1919-2009: Celebrating 90 Years in Ship By Truck

They did things the hard way because they had to. They saw opportunities and seized them, took risks, rolled with the punches, and reaped the rewards. They didn’t squeeze pricing or pinch service; everything was set in stone. And they hauled everything and anything during the Great Depression, World War II, and beyond. Join Inbound Logistics as we celebrate the legacies that made motor freight move.

When the Transcontinental Motor Convoy—the first coast-to-coast movement of automobiles—rolled into the Columbiana, Ohio, homestead of rubber baron Harvey Firestone on Sunday, July 13, 1919, no one could have imagined the significance such serendipity might bring. But the experience left an indelible mark on a dashing, 29-year-old lieutenant colonel in the U.S. Tank Corps named Dwight D. Eisenhower.

The military caravan debarked at 6:30 a.m. the next day, enduring many of the same routine challenges that typified the 63-day, 3,251-mile trek from Washington, D.C. to San Francisco: broken rod bearings, radiator leaks, blown gaskets, punctured tires, and most discouraging, roads to nowhere.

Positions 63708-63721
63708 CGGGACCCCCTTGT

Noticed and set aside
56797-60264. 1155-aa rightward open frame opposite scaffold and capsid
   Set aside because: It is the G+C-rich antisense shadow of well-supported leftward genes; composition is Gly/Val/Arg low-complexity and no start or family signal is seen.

Arriving in Wooster, Ohio, on July 14, the convoy of 300 soldiers and 70 vehicles encountered few exceptions from the norm. “Boxing and wrestling at camp in evening,” wrote Eisenhower in his daily log. “Warm with light rains. Fine brick roads, except eight miles [sic] dirt. Made 83 miles in nine hours.”

Few exceptions apart from a pair of new trucks equipped with Firestone’s pneumatic treads.

The opportunity to “kick his tires” on the most ambitious mass movement of vehicles across the country must have piqued Firestone’s imagination and tipped his hat and hand to the convoy. One year earlier, in 1918, he debuted his Ship By Truck advertising crusade, plugging a new way to sell tires and transport goods. It served as a novel promotion for the Firestone Tire and Rubber Company, and an important endorsement for emerging motor freight carriers.

To Eisenhower, the message resonated as well. Firestone’s generosity and friendship, and the performance of his tires on a rutted cross-country odyssey, set in motion a transportation revolution that rolls to this day.


If you’ve ever driven the Alaskan triangle between Tok, Anchorage, and Fairbanks; or ventured to the island of Oahu, Hawaii; crossed the U.S.-Canadian border in Houlton, Maine; or circumnavigated Puerto Rico, you know where Eisenhower’s Interstate System can take you. And, likely, you can appreciate the value of good treads.